Before Cummins approached TAS about a licensing agreement, TAS had an exclusive license agreement with Detroit Diesel Company ("DDC"). In TAS' view, DDC had failed to comply with certain aspects of the agreements that were necessary to preserve the exclusive nature of the relationship. TAS therefore brought an action to rescind the TAS/DDC License Agreement; it sought a declaration that the TAS/DDC License Agreement no longer provided exclusive rights to DDC. Shortly thereafter, Cummins approached TAS and told TAS that it desired to obtain the right to use its proprietary technology. Cummins urged TAS to pursue aggressively litigation against DDC in order either to terminate or to eliminate the exclusivity of the TAS/DDC Agreement. In March 1998, the United States District Court for the Central District of Illinois granted summary judgment in TAS' favor, declaring that DDC's exclusive rights under the agreement were validly terminated. TAS and DDC then entered into settlement negotiations. TAS, rather than pursue any substantial monetary compensation from DDC, negotiated with Cummins to have "co-exclusive" rights to certain aspects of the TAS technology. TAS alleges that it opted for this quick resolution because Cummins consistently had represented that it had a strong commitment to the TAS technology and that it would utilize aggressively the technology in its engines.


In February 1997, TAS and Cummins entered into a Master Agreement regarding the TAS technology, conditioned upon a judicial determination that the TAS/DDC license was no longer exclusive. The Master Agreement generally governed the relationship between the parties, defined various terms, established non-competitive requirements and protected the TAS technology. The Master Agreement included an integration clause. The two companies also entered into a License Agreement. The License Agreement granted Cummins a license to utilize the TAS technology and set forth royalty and payment terms. The License Agreement also included the following clause:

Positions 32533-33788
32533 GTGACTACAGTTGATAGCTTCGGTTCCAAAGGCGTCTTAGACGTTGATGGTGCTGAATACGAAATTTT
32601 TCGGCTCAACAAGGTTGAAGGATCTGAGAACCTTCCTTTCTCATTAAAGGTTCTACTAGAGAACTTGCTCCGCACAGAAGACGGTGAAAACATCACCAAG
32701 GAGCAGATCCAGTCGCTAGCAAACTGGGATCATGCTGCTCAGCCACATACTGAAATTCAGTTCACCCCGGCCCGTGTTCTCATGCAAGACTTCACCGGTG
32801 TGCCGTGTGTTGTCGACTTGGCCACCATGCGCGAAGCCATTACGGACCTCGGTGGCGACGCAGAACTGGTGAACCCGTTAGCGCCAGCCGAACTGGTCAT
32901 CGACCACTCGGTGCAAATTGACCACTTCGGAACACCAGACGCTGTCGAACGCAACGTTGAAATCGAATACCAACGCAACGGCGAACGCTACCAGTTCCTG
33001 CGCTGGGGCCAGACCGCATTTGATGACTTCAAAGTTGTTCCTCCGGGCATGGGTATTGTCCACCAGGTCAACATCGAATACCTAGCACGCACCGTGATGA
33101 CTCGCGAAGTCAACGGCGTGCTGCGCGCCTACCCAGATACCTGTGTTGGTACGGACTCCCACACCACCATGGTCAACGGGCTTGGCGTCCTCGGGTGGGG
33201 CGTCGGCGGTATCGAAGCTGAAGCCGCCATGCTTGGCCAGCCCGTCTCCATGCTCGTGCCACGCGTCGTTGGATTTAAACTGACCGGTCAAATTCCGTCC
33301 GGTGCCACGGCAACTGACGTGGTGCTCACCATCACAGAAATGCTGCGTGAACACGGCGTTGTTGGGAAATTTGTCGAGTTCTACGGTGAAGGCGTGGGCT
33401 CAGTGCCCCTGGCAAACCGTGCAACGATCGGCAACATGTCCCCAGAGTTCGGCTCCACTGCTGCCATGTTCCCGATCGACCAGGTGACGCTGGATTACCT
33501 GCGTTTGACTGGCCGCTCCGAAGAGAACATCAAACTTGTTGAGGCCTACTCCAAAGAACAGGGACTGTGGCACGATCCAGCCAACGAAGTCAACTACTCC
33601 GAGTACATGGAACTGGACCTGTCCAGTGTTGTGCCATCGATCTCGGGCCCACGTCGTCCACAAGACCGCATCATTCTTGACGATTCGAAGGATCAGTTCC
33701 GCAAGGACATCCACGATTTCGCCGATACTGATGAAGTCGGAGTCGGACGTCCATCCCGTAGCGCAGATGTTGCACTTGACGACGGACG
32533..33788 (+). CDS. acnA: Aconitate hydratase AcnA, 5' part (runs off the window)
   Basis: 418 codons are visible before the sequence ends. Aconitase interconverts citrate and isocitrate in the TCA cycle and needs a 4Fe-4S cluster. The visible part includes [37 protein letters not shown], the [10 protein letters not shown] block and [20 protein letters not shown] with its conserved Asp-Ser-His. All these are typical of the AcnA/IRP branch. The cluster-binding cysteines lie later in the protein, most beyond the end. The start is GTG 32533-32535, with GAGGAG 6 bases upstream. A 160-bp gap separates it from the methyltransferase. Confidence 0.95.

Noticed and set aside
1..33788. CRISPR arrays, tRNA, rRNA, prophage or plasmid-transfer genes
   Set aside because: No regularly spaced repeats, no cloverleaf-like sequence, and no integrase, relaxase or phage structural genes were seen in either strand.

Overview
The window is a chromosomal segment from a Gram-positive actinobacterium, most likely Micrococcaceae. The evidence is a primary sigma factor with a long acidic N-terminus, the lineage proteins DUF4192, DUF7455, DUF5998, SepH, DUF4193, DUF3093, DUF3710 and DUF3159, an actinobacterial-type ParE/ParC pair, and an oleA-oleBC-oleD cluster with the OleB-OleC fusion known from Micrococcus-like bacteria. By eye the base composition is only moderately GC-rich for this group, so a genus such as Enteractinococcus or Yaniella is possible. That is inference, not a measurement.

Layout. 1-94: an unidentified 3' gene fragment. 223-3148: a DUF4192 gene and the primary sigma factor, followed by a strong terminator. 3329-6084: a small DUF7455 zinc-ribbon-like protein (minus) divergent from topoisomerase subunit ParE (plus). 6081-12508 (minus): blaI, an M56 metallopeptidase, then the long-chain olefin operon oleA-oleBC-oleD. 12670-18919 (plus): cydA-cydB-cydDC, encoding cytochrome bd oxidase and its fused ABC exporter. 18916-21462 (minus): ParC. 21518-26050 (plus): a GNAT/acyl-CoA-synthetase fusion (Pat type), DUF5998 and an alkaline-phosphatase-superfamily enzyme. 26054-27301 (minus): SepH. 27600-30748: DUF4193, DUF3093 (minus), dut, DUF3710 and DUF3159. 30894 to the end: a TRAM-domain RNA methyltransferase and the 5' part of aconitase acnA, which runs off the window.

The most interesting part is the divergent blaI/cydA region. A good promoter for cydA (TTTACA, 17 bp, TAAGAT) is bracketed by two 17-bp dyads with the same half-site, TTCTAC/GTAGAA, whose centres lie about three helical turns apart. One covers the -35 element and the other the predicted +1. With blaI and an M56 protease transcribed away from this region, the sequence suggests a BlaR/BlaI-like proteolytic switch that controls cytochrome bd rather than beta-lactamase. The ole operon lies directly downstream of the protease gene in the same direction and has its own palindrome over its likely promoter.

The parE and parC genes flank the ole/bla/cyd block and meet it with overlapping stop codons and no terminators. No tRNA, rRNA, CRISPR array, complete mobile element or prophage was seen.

Licensee shall make all reasonable efforts to market and sell ECM Products and Retrofit Products so as to maximize the payment of royalties to Licensor under this License Agreement.

R.1, Ex.B at 5.

A "product" is defined as "any product, including any component or subassembly of the product, manufactured with or incorporating all or a substantial part of the Subject Technology." R.1, Ex.A at 2 (Master Agreement). The License Agreement defined generally the "subject technology" as all technology owned or licensed by TAS relating to Temp-A-Start and Temp-A-Stop. The License Agreement also provided for minimum royalty payments. This minimum royalty schedule required Cummins to make royalty payments totaling at least $1,000,000 over

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a five-year period. Those minimum royalty payments would continue after the fifth year if "Licensee does not generate sufficient sales to meet the minimum royalty payments." R.1, Ex.B at 4 (License Agreement). Under § 6(b) of the License Agreement, Cummins could elect to terminate its rights to utilize the subject technology and would not be obligated to pay the minimum royalties after the fifth year. The parties additionally entered into a First Amendment to these agreements, which stated that TAS could use and sell the subject technology itself, and that TAS could license and sell it to other major engine manufacturers including DDC, Mack Trucks, Inc. and Caterpillar, Inc.